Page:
Dr Smith continued: 'Having collated the patient perceptions on their exercise, we are now taking the project forward to start to produce a programme to help kidney patients become more active in their daily lives. This is a new kind of concept and consists of talking to patients, members of staff, and an expert panel to get a consensus about the programme, and then testing it in practice. It also aims to understand which type of exercise, such as walking or swimming, can be embedded into patient's lifestyles rather than relying on supervised gym sessions which are not sustainable and often doesn’t fit into patients’ lives easily.'
The project has already developed a self-directed exercise programme to help patients with kidney disease to be more active on an individual basis. The SPARK, Self-management Programme to Increase Health through Physical Activity in Chronic Kidney Disease programme is currently undergoing further revision based on patient feedback already received. A further programme is also being developed which patients will attend in groups to discuss the role of exercise in their lives and help them to formulate a plan and put it into practice. The team are also recruiting patients from Nottingham to broaden and expand the study.
Suzanne Baines, Major Gifts Officer of Kidney Research UK said: 'With over three million people at risk of chronic kidney disease, we are very grateful for the generous donation that the Leicestershire and Rutland Freemasons have given to support this important and groundbreaking research project which has the potential to benefit patients across the country.'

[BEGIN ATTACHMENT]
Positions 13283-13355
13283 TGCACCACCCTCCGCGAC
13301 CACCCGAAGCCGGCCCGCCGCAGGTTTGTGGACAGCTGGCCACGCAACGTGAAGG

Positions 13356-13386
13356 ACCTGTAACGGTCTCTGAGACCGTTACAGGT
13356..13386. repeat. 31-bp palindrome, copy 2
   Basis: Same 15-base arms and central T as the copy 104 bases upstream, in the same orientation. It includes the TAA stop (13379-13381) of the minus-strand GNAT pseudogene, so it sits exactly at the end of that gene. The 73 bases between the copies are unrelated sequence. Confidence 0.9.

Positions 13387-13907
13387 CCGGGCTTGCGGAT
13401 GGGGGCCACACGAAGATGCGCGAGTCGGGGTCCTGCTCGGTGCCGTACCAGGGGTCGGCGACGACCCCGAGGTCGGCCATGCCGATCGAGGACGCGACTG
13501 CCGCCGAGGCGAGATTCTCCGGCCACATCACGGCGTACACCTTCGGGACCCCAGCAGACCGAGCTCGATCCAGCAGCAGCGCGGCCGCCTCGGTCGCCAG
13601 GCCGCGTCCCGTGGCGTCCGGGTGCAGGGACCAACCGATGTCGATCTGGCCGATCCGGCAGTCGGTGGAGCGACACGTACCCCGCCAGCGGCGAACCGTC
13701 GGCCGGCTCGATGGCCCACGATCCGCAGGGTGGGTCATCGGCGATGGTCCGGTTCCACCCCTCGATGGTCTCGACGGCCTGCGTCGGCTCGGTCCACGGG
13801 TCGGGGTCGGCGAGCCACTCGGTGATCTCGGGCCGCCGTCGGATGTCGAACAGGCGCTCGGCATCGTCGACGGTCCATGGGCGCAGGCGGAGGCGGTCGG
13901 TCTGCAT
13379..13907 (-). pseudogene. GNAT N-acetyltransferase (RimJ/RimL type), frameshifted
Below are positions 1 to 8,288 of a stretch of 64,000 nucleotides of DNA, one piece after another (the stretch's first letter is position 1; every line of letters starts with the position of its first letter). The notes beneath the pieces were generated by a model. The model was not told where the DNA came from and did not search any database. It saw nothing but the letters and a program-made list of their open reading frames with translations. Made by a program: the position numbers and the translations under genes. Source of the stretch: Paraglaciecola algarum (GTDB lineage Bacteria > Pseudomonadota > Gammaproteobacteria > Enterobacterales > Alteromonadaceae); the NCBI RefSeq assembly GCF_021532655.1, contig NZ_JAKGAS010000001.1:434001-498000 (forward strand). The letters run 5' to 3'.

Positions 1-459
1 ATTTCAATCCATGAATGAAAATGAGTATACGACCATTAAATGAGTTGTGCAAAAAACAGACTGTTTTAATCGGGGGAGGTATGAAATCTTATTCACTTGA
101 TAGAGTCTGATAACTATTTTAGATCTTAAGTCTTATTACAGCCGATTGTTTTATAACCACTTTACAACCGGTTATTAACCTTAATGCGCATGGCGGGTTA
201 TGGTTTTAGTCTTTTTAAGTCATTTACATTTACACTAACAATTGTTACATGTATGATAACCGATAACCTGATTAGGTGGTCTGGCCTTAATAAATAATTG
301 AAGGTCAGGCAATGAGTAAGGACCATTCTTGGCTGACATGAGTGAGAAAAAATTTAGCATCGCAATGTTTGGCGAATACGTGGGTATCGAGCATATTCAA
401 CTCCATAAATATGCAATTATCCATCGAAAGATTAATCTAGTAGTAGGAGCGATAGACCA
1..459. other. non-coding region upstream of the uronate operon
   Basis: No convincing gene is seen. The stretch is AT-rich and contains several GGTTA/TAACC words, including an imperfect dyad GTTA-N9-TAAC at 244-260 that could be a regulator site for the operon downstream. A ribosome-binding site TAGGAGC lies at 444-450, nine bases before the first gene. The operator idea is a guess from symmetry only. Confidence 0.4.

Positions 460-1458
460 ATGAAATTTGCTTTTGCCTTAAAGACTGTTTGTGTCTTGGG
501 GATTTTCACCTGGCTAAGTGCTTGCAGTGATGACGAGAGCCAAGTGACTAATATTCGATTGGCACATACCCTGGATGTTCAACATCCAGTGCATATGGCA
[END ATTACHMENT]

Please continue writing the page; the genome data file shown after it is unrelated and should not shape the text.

RW Bro David Hagger, Provincial Grand Master of Leicestershire and Rutland, said: 'The Freemasons are extremely pleased and proud to have been able to support this vital research which affects so many people in the local community.'
W Bro Alan Hurdley of the Lodge of the Argonauts No. 8210, meeting in Leicester, had a very unusual guest at their recent meeting on the 1st December 2015, one that has united the two brethren from different Provinces.
W Bro Alan Hurdley met with his namesake W Bro Alan Hurdley from Prince of Wales Lodge No. 2520 which meets in the Province of Yorkshire, West Riding.
The meeting came about when W Bro Alan Hurdley from Yorkshire contacted W Bro Alan Hurdley after noticing the similarity in their names whilst using ADelphi 2, the United Grand Lodge of England's membership system. While not directly related, it seems that the two possibly share an ancestor originating from the village of Hurdley in Powys, Wales.
Both W Bro Hurdley’s enjoyed the evening in each other’s company and may well be the start of many visits between the two as members of the Craft.
Online safety education
Children’s educational centre Warning Zone has received a £10,000 donation from Leicestershire and Rutland Freemasons towards an interactive experience highlighting the dangers of the internet. The new E-Safety Zone is based on a trip to the fairground and aims to educate Year 6 children (ages 10-11) about online safety, including learning about internet security, cyber bullying, grooming, digital identity and unsuitable material. It was opened by Police and Crime Commissioner for Leicestershire Sir Clive Loader, with PGM David Hagger, Provincial Almoner Anthony Molyneux (both pictured) and other members of the fraternity in attendance.
During the summer, the Provincial Grand Superintendent of Works of Leicestershire and Rutland led the redecoration of the Provincial headquarters on London Road, Leicester.
W Bro Fred Harris and his son Bro Freddie Harris, both of Beacon Lodge No. 5208, along with a small team, began the four week process in mid-June 2015 and is focussed on a complete redecoration including repairs to joinery and preparation of external surfaces prior to the complete repainting of the façade.
No doubt these efforts by W Bro Fred Harris over the summer will not only prolong the life of the building but vastly increase the appearance of Freemasons' Hall doing justice to the magnificent Grade II listed Georgian building that many Leicestershire and Rutland masons call home.
During the summer barbecue held by Granite Lodge No. 2028 at the home of W Bro Mark Stewart-Halford, guests were encouraged to purchase a helium balloon which would be set free with a tag attached asking the finder to contact the lodge via its website.